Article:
On Friday, Chief Counsel Joshua Prince and attorney Dillon Harris of the Firearms Industry Consulting Group (FICG) filed a lawsuit against Pennsylvania State Police (PSP) Commissioner Robert Evanchick on behalf of Firearms Owners Against Crime – Institute for Legal, Legislative, and Educational Action (FOAC-ILLEA) and several Federal Firearm Licensees (FFLs) and individuals in Pennsylvania, in relation to the PSP’s substantial delays in performing firearm purchase/transfer background checks, as well as, those associated with licenses to carry firearms.
As averred in the lawsuit, Commissioner Evanchick has instituted a practice, in direct defiance of the General Assembly’s mandate, that purposely understaffs the PSP’s Instant Check Unit by only employing two individuals as operators for conducting almost 1.5 million background checks per year, resulting in delays, as admitted by the PSP on its own website, that typically exceed 7 hours, and in some occasions, exceed 34 hours, even though the statutes require the background check system to be “instantaneous.” As a result of Commissioner Evanchick’s practice, numerous individuals have been disenfranchised of their statutory and constitutional rights under the Pennsylvania and U.S. Constitutions. In fact, one of plaintiffs, who holds an FFL, was delayed in excess of 22 hours by the PSP, even though, there can be no dispute that he is not prohibited from purchasing, possessing, and utilizing firearms, because if he were, he would be ineligible for an FFL.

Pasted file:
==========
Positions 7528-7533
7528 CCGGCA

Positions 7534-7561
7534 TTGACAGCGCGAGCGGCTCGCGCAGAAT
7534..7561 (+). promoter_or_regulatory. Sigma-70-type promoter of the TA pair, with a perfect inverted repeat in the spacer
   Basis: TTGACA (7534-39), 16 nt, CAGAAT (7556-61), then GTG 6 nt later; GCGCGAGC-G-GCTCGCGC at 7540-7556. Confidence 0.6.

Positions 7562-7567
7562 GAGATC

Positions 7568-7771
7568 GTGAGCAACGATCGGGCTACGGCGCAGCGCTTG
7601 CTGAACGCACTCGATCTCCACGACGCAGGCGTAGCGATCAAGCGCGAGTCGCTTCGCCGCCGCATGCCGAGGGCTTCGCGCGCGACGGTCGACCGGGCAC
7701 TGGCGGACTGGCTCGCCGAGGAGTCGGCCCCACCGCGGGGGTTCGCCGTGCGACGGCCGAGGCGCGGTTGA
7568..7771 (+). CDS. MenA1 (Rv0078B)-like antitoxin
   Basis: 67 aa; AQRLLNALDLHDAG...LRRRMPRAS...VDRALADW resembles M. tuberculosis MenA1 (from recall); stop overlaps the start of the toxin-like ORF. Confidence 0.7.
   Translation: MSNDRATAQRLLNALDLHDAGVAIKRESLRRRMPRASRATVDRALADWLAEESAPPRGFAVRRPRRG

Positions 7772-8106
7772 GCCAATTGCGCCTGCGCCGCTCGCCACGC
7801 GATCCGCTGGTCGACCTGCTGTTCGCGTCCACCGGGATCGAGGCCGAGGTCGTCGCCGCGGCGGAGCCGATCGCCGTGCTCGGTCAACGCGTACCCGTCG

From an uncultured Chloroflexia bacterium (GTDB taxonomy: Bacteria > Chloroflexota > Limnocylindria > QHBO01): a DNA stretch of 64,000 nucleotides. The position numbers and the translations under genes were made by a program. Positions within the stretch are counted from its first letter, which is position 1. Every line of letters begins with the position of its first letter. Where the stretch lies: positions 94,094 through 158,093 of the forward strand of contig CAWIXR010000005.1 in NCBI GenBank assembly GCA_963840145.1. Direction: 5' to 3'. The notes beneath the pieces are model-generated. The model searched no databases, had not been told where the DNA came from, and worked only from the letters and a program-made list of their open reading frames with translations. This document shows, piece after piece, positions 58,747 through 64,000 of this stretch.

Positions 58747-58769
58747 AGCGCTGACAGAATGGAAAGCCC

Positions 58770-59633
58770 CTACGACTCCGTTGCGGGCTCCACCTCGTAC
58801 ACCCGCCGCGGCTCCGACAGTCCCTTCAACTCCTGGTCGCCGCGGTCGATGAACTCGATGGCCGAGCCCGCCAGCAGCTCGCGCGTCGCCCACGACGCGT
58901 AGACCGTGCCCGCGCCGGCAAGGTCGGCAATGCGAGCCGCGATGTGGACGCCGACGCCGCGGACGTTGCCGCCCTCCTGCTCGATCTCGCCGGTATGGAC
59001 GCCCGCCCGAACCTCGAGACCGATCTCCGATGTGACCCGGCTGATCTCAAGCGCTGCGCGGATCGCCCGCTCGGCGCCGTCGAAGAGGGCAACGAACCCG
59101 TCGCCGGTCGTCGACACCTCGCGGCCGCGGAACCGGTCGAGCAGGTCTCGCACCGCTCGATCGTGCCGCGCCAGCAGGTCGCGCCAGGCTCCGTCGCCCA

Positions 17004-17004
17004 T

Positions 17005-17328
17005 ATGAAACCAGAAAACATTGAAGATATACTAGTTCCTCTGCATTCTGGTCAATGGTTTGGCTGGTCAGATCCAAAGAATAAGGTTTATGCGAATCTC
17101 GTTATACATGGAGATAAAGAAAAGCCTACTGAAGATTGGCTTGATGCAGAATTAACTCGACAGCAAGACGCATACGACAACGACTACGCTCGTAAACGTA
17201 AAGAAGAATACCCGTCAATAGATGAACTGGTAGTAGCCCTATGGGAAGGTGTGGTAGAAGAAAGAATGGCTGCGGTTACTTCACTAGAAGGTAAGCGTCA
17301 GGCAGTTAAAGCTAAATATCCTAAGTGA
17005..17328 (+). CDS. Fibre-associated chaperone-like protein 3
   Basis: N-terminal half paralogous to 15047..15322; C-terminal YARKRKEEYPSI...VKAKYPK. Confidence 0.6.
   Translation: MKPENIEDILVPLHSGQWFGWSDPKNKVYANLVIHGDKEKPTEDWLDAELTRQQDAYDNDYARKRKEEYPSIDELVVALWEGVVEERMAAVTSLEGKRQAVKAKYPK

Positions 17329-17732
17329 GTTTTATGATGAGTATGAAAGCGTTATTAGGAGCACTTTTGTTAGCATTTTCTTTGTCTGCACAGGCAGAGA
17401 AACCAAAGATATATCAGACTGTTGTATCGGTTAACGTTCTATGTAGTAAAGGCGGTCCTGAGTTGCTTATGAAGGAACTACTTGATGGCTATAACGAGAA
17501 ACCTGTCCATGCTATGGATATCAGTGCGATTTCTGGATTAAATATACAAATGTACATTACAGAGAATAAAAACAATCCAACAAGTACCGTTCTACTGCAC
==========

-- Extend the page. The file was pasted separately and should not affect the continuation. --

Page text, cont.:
The lawsuit seeks declaratory relief that Commissioner Evanchick’s practice is unlawful and additionally seeks an injunction requiring the PSP to comply with the General Assembly’s mandate that the background check system be instantaneous. You can find FOAC-ILLEA’s press release here.
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